Rigged or Righteous: Freedom of the Press

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Rigged or Righteous: Freedom of the Press

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Madeleine McCormick | News Editor

Dee Friesen | Co Editor-in-Chief

“Only 13 percent of the world’s population enjoys a free press—that is, where coverage of political news is robust, the safety of journalists is guaranteed, state intrusion in media affairs is minimal, and the press is not subject to onerous legal or economic pressures.”

FreedomHouse.org, “Freedom of the Press 2016 Report”

According to the State of the First Amendment (SOFA) survey done by the Newseum in Washington, D.C., only 11% of Americans recognize freedom of the press as a right guaranteed by the First Amendment. According to this same survey, 21% of Americans believe the First Amendment goes “too far” in the rights it guarantees.

15 members of the Storm Lake community, including Buena Vista University students, shared their thoughts on freedom of press; what the press can do, what the press can not do, what they think the press does well, and what they believe the press can be better at or do more of.

Buena Vista University Associate Professor of Art David Boelter notes the overreach of the press can negatively impact society, but coming from an art background, he also values the rights protected under the First Amendment:

“Being in art, I’m all for freedom of speech and people’s right to say whatever it is they want to say. But I’m also a parent. I’m a husband, and I’m a human being on the planet. So, I also believe that there are certain things that people will have to deal with the consequences [of], and they should be ethical in their decision making as far as what they choose to say, when they choose to say it, and how they choose to say it,” he said.

What does it mean to have a free press? According to Dictionary.com:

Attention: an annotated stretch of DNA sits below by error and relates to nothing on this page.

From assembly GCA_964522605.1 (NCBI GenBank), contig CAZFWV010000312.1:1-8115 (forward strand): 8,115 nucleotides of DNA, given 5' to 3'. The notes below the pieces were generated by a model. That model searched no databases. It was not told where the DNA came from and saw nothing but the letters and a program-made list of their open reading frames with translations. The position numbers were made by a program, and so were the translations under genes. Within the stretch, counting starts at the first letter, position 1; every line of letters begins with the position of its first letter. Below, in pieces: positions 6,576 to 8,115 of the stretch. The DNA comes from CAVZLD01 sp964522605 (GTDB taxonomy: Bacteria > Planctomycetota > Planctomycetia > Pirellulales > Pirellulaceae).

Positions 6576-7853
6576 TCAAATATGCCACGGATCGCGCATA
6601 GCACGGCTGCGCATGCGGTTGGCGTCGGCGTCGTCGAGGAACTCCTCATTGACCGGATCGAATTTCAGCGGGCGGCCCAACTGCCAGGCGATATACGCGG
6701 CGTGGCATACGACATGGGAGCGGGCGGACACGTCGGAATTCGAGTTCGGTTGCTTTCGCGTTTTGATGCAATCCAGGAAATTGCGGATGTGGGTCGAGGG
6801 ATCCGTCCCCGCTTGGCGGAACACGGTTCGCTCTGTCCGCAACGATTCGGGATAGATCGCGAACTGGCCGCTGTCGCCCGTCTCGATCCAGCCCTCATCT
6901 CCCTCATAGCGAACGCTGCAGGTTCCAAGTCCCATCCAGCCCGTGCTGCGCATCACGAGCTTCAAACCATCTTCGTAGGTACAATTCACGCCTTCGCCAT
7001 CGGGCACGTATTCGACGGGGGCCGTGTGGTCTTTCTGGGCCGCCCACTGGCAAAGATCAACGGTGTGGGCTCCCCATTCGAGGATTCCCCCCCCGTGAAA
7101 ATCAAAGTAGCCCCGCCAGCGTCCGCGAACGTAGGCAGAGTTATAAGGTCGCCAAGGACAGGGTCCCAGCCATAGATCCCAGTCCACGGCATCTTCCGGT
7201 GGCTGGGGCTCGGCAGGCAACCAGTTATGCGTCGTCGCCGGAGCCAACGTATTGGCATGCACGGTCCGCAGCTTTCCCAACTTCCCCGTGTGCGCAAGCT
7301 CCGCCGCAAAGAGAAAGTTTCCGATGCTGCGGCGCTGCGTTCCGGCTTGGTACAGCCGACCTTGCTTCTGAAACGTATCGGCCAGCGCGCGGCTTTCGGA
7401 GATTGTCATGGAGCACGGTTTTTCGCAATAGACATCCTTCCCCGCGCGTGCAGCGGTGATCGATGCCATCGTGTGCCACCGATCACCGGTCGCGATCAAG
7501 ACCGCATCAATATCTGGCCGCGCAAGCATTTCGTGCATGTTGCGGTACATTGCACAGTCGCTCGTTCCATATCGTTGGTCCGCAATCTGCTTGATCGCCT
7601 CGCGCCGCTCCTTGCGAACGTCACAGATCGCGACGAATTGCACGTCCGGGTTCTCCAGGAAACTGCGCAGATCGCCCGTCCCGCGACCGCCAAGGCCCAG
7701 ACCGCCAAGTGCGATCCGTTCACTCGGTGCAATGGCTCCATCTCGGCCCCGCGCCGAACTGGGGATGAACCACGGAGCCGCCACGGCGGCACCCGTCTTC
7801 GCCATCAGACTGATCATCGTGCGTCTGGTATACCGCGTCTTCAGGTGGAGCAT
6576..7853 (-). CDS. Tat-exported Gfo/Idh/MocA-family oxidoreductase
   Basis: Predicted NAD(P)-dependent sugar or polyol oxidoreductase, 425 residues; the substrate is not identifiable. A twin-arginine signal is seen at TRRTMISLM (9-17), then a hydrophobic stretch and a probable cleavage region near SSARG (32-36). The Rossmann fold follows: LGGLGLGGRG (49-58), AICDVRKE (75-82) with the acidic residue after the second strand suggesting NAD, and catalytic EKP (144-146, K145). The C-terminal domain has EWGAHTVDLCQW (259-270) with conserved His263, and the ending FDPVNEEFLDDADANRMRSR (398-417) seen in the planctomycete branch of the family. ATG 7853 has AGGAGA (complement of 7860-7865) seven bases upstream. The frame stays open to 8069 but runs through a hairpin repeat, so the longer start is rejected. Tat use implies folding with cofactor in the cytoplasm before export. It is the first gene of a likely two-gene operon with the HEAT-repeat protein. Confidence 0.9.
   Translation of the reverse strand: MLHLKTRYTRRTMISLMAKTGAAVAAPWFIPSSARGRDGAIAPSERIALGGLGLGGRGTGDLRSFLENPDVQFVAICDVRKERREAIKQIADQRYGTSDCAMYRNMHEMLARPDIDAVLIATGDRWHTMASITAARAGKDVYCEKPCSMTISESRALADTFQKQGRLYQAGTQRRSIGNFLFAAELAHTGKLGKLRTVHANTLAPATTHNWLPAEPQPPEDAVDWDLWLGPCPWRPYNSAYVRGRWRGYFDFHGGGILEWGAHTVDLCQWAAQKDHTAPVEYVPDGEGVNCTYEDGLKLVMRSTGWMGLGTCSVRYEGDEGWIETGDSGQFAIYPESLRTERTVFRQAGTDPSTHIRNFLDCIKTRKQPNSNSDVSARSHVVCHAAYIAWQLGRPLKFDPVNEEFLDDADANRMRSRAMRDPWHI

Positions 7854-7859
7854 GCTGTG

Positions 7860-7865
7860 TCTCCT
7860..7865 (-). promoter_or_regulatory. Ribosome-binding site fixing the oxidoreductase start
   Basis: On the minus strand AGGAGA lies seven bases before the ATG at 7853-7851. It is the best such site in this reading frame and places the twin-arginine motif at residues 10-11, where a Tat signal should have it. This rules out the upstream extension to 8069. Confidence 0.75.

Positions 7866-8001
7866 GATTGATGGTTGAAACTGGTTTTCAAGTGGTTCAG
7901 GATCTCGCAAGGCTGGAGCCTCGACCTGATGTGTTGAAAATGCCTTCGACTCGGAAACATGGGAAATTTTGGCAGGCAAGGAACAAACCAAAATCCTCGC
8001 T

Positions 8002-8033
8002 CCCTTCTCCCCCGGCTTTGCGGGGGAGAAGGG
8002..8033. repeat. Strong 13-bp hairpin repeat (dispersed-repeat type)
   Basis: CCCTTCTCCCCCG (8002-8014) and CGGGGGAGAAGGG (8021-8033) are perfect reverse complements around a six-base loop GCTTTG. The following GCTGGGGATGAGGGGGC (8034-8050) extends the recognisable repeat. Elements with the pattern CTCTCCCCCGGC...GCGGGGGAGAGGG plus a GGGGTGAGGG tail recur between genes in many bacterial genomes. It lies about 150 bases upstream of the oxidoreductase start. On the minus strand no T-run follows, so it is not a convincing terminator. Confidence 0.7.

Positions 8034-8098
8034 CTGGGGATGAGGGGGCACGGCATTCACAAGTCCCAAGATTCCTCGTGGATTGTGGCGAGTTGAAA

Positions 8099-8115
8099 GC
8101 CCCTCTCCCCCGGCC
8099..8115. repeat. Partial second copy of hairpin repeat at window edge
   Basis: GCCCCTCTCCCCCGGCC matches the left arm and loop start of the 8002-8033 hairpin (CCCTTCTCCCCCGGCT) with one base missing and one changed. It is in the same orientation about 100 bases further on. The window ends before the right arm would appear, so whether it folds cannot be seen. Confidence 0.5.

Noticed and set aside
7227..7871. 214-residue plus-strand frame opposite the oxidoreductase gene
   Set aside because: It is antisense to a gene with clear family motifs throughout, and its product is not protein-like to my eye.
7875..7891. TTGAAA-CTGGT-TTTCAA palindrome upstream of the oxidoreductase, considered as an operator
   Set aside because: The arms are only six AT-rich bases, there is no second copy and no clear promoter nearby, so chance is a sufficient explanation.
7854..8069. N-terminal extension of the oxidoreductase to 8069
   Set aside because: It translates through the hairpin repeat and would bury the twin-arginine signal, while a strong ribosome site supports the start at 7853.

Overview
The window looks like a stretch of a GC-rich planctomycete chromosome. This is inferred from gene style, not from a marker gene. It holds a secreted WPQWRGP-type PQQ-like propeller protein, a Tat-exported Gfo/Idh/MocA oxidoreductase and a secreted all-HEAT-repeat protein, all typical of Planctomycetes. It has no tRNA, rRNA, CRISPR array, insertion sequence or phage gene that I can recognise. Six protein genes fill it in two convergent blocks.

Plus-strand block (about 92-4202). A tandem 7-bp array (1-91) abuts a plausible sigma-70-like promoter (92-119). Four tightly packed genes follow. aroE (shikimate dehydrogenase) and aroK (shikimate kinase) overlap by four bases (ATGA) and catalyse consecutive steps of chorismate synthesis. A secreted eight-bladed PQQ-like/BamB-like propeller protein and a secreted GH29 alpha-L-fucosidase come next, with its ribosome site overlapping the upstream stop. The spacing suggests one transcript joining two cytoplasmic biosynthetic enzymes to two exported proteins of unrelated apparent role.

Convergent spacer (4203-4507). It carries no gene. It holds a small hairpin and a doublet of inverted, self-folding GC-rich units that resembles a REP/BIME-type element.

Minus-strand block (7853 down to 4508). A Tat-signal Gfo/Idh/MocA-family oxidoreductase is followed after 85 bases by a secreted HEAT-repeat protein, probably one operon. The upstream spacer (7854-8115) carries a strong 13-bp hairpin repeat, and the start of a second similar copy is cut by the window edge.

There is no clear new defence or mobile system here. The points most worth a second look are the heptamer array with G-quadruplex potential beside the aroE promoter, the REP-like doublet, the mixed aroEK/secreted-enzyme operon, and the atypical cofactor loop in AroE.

free-press

Contrary to the definition, press freedom has been historically heavily criticized and many Americans openly express their distrust in the press and have decreasing faith in the media to accurately and fairly report the news to the public.

BVU junior Cody Mowery feels that the press has the power to share anything at their discretion, and sometimes the way they present information and opinions can hurt the public.

“The press have the freedom to share whatever they please and opinionate the public, brainwash them,” Mowery said.

Similarly, BVU first-year student Allyssa Ertz says some of what’s printed is offensive and can even have unintended, negative consequences.

“I think that it could have a negative impact on others without meaning to,” she said. “It can probably offend people when it’s printed out and people read about it. They can be like, well that’s offensive to me as a person.”

Since the initial authoring of the First Amendment, the press has served as the “watchdog of society.” However, many Americans believe the press serves a monetary purpose instead. BVU alumnus and doctorate student at Emory University, Adam Strater, says media has turned from its original non-profit, democratic roots to a for-profit content manufacturer to increase ratings and improve the entertainment value in broadcast media.

“There’s a commercialization of media that has made it so that it’s very difficult for people to access and consume quality media and quality news because outlets such as CNN, Fox News, the big American news corporations are more concerned with profit than they are with telling an accurate story,” he said. “So, what I’ve found is that I often have to find media from abroad that talks about the United States because they’re not as concerned with the story as they are with the news.”

Free Press, an organization dedicated to informing the public about press freedoms, as well as the rights and responsibilities of journalists in a digital age, is one example the many organizations working to educate the public and give working journalists the tools to “defend their rights and amplify their voice.”

The organization website notes: “Press freedom is under attack today, with government authorities seizing journalists’ phone records, detaining reporters at border crossings and demanding that journalists reveal the identities of confidential sources. This kind of harassment doesn’t just affect “professional” journalists. The internet and new technologies have democratized media making, with more people taking up the tools of journalism. And after years of newsroom layoffs, many of the people who are most at risk are citizen journalists and indie reporters operating outside the mainstream press.”